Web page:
Saturday, September 27, 2008

Little Sugar Addicts

I picked up this book by Kathleen DesMaisons at the library because the title was interesting to me. I had no idea what it was really about or anything, but once I started reading it, I realized that the author has a series of books for adults as well (Potatoes Not Prozac, The Sugar Addict's Total Recovery Program, and Your Last Diet), one of which I think my friend Becky recommended to me. And I think this book has a lot of good things to say about how much an unhealthy diet can affect our children's behaviors and abilities and how little we sometimes notice this, or how little we think we can change it.

Unfortunately, there were also a lot of things in this book that I did NOT like. First of all, I don't want to be recommended a bunch of sugar-free substitutes that are still sweet. I am not a fan of diet sodas or really any kind of artificial sweeteners. I think you should go whole hog for NATURAL sweets like fruits if you're going to be focusing on a healthy diet and cutting out things that may be adversely affecting your children.

Also, the author mentions over and over again how everything that's wrong with your child is not your fault, how diet is the answer. Well. I definitely think that cutting the vast majority of empty sugars out of your child's diet will have a positive impact on his or her behavior. But I got tired of her assuring me that there's no way my parenting skills might play into the problem, or that there's nothing else in my life I can improve to also help my children.

For me, the worst was reading about Oppositional Defiance Disorder. Do you know about this? It's a new psychological disorder diagnosis defined as "a pattern of negativistic, hostile, and defiant behavior lasting at least 6 months, during which four (or more) of the following are present: 1. often loses temper 2. often argues with adults 3. often actively defies or refuses to comply with adults' requests or rules 4. often deliberately annoys people 5. often blames others for his or her mistakes or misbehavior 6. is often touchy or easily annoyed by others 7. is often angry and resentful 8. is often spiteful or vindictive."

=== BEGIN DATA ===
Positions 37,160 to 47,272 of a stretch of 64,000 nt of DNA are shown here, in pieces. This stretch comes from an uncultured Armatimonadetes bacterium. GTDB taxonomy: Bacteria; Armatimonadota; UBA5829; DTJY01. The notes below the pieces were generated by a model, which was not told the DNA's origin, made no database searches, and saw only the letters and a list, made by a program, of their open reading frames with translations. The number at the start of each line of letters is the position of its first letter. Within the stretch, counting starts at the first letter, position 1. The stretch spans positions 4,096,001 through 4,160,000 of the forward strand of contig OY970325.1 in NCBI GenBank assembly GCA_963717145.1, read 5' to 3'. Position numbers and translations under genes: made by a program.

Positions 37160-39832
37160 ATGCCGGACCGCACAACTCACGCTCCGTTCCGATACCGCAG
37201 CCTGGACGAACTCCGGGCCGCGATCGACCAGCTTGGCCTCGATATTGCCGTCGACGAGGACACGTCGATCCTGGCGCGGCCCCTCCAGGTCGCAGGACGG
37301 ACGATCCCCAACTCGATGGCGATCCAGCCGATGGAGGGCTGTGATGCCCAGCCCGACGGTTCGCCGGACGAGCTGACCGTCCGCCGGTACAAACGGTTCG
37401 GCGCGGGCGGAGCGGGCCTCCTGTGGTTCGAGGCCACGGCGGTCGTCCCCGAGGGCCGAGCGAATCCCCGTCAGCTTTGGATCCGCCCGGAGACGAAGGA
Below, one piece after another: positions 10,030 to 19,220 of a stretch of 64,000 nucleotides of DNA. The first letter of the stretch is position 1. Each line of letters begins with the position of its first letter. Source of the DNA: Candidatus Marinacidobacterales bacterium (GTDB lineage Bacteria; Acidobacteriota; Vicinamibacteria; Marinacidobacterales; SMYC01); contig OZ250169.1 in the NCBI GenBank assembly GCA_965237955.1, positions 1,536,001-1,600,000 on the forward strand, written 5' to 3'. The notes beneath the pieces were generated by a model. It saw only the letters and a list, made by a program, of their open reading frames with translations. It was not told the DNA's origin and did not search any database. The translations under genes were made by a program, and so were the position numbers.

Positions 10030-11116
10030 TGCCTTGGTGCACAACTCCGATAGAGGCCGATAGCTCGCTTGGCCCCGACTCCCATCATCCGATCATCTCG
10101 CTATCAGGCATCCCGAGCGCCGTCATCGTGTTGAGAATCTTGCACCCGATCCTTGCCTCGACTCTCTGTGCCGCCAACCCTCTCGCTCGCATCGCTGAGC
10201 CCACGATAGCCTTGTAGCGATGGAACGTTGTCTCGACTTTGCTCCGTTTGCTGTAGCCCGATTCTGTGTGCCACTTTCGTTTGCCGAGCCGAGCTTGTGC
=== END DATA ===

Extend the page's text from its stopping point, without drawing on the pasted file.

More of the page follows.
This is highly disturbing to me. As an anthropologist, I feel that the diagnoses found in a psychology manual are often more reflective of a society's values and issues than of an empirical medical diagnosis, and it really really bothers me that people can't see that perhaps this type of behavior is a) normal for a child (hello, teenagers?), b) caused by inflexible or unsure parenting, c) caused by unrealistic expectations, d) caused by a complete lack of respect for children's autonomy and emotions, or e) all of the above, and potentially other causes too, like lack of education about and experience of how to eat healthily and get enough exercise.

Just think about it. How many people have a boss who exhibits those exact symptoms? How many times do you think a child might act out to be reassured that you love him or her? How many times are your requests or demands of your children unreasonable? How many times do YOU exhibit any of the symptoms IN FRONT OF YOUR CHILDREN WHO ARE ALWAYS COPYING WHAT YOU DO?

Anyway. So that part was total and complete crap and really bothered me, obviously, but I'm going to try to get past that and explain what I thought was really GREAT about this book. The author isn't trying to get you to put your child on a diet. She knows that won't work, that for the rest of your child's life he or she will have to make many, many decisions without you and will have many sugary temptations (and others as well) and will have to learn to make smart decisions alone. And this book describes a way to teach your children how sugar affects their bodies, to show them why they might not want to eat that ice cream at Grandma's or their friend's extra candy bar. And that is a priceless lesson. That is what children need to know. That is, in fact, a good metaphor for what I think parenting should be: teaching your children, showing them, letting them experiment and find out for themselves how things work and how to live life when you're not around.

So, I recommend this book, but with reservations. And I will try some of her recipes, but not the ones that include tons of pork product. =)

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